The European Commission has presented a proposal for two regulations that aim to harmonize the rules of the digital space in the European Union. The first regulation called the Digital Services Act focuses on the regulation of digital services of all kinds, and primarily protects the recipient of the services from illegal content, infringement of their consumer rights, and other risks.
In February 2021 the State Secretary of Labour of the Ministry for Innovation and Technology announced a new measure to fight black employment. The amendment of the Act on the Service and Support to Subserve the Employment, and on the Supervisory of Employment (Act) is already in effect since 1 March 2021.
On February 13, 2021, the Law of Ukraine No. 1116-IX “On State Support for Investment Projects with Significant Investments in Ukraine” dated December 17, 2020 (the “Law”) entered into force. This Law aims to attract high-value foreign investment to Ukraine and defines the principal rules and guarantees for the implementation of investment projects (the “investment project”).
The rules of obligatory invoice data supply were modified as of 4 January 2021 in a way that the data of such invoices, modifying or annulling invoices, which are subject to the invoicing requirements of the Hungarian VAT Act, must be supplied to the tax authority. As a result, the invoices issued for domestic or foreign natural persons, legal persons or organisations not subject to VAT as well as for not domestic persons subject to VAT are affected by the obligation of invoice data supply from 4 January 2021.
In the current context, marked by an ever-increasing impact of climate changes and under the umbrella of EU strategies involving soil protection-related issues (most notably the Soil Protection Strategy and the EU Biodiversity Strategy for 2030 - a core part of the European Green Deal), the Romanian authorities have started to take steps in the direction of acknowledging, by means of a dedicated legal framework and mechanisms, the paramount importance of soil, for the purpose of ultimately supporting a sustainable development of this non-renewable natural resource.
Ex Works (EXW) is an international trade term and is one of the 11 current Incoterms Rules, a set of standardized international trade terms that are published by the ICC (International Chamber of Commerce). EXW means that the seller fulfils his obligation to deliver when he has made the goods available at his premises (i.e., factory, warehouse, etc.) to the buyer. The buyer bears all costs and risks involved in taking the goods from the seller's premises to the desired destination.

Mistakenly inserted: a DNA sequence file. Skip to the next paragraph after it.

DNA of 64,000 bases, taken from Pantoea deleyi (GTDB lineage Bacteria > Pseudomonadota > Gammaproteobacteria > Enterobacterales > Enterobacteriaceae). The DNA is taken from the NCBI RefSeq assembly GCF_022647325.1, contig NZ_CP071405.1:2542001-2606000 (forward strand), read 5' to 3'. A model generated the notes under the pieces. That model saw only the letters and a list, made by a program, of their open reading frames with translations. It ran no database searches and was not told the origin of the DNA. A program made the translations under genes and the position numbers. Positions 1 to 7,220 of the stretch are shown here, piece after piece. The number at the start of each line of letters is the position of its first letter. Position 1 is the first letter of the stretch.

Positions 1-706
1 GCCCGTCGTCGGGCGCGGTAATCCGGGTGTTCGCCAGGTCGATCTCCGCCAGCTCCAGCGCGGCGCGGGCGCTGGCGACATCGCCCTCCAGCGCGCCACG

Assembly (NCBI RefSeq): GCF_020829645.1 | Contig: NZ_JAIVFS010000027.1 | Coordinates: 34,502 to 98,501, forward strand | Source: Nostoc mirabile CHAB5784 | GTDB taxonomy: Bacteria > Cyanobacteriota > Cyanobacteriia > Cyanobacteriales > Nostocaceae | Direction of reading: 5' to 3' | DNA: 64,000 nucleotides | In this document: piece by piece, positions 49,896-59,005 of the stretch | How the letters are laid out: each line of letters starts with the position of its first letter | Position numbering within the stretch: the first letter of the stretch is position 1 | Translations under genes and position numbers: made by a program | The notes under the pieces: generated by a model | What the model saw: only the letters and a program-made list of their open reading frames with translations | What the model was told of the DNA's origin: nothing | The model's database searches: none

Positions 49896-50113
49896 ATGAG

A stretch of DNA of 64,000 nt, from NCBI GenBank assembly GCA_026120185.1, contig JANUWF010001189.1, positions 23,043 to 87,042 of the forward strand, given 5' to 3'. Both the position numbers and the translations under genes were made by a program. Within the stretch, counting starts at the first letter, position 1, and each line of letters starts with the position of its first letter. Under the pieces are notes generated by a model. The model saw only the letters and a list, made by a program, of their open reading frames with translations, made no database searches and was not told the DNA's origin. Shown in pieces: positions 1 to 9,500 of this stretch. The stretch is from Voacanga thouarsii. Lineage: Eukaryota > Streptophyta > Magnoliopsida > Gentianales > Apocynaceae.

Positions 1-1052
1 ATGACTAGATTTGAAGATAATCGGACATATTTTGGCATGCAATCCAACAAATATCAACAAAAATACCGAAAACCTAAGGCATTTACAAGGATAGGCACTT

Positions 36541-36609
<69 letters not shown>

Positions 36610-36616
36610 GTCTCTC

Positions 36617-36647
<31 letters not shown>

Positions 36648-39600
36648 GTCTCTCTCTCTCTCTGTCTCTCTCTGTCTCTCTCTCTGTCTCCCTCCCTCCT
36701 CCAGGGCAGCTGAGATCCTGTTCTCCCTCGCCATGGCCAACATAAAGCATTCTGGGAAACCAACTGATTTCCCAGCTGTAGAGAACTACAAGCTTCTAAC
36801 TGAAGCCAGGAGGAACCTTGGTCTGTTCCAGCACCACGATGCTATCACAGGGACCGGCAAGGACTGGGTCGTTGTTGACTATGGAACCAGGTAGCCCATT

The High Court of Olomouc in its decision 5 Cmo 15/2020 among other things commented on when a member of the statutory body should be held liable for their obligations to a business corporation upon a business corporation’s bankruptcy within the meaning of Section 68 of Act N. 90/2012 Coll., to regulate commercial companies and cooperatives (Business Corporations Act, hereinafter referred to as “BCA”), which regulates “punitive liability”, the aim of which is to compensate the creditors of a business corporation for deterioration in the recoverability of claims which was caused by the corporation’s bankruptcy or by a member (or former member) not exercising their office with due care, because the member failed to take all necessary and reasonably foreseeable steps to prevent the bankruptcy (even though he or she knew that the business corporation was facing an imminent threat of bankruptcy, or should and could have known it).
Solar power installed capacity in Romania is currently of almost 1400 MW, representing 6.8 % of the total installed capacity of the country. This capacity was largely installed in the period 2012 - 2016, during the first boom of renewable projects boosted by a generous support scheme. The pipeline of available projects was much bigger.
2021 could greatly simplify the parcelling of jointly owned arable land. Also, the new rules will settle the status of land registered in the name of unidentifiable owners. At the same time, a clearer and more transparent title structure could not only enhance farming efficiency but also boost greenfield investments.
Ever since the United Kingdom (“UK”) announced its departure from the European Union (“EU”), there were a lot of speculations about which rights and obligations will remain applicable to its citizens upon (Br)exit. Naturally, as negotiations were ongoing since 2016 referendum, question of whether the General Data Protection Regulation (“GDPR”) will remain applicable was still left open, until recently.
Electronic surveillance is regulated by Article 158d of the Rules of Criminal Procedure (hereinafter the “RoCP”), in the marginal section called “Surveillance of Persons and Items”. However, the term “electronic surveillance” itself is foreign to the RoCP, and this area is not regulated in sufficient detail on a legal level. At the same time, electronic surveillance is being used increasingly in practice and undoubtedly represents a significant intrusion into the privacy of the persons under surveillance.
Very similar to the Regulation on Fiscal Reliefs and Direct Payments and accompanying Conclusion from 2020 under which Serbian Government, among other forms of state aid, granted direct payments to commercial subjects in private sector (first for the trimester March-May 2020, and then additionally for the period June-July 2020), the new Regulation on Determining Programme of Direct Payments from the Budget of the Republic of Serbia to Commercial Subjects in Private Sector in order to Mitigate Economic Consequences caused by Epidemic of Covid 19 Disease caused by SARS COV-2 (the “Programme”) that came into force on 13 February 2021, grants commercial subjects with the right to obtain another cluster of direct payments, now for the accounting period February-April 2021.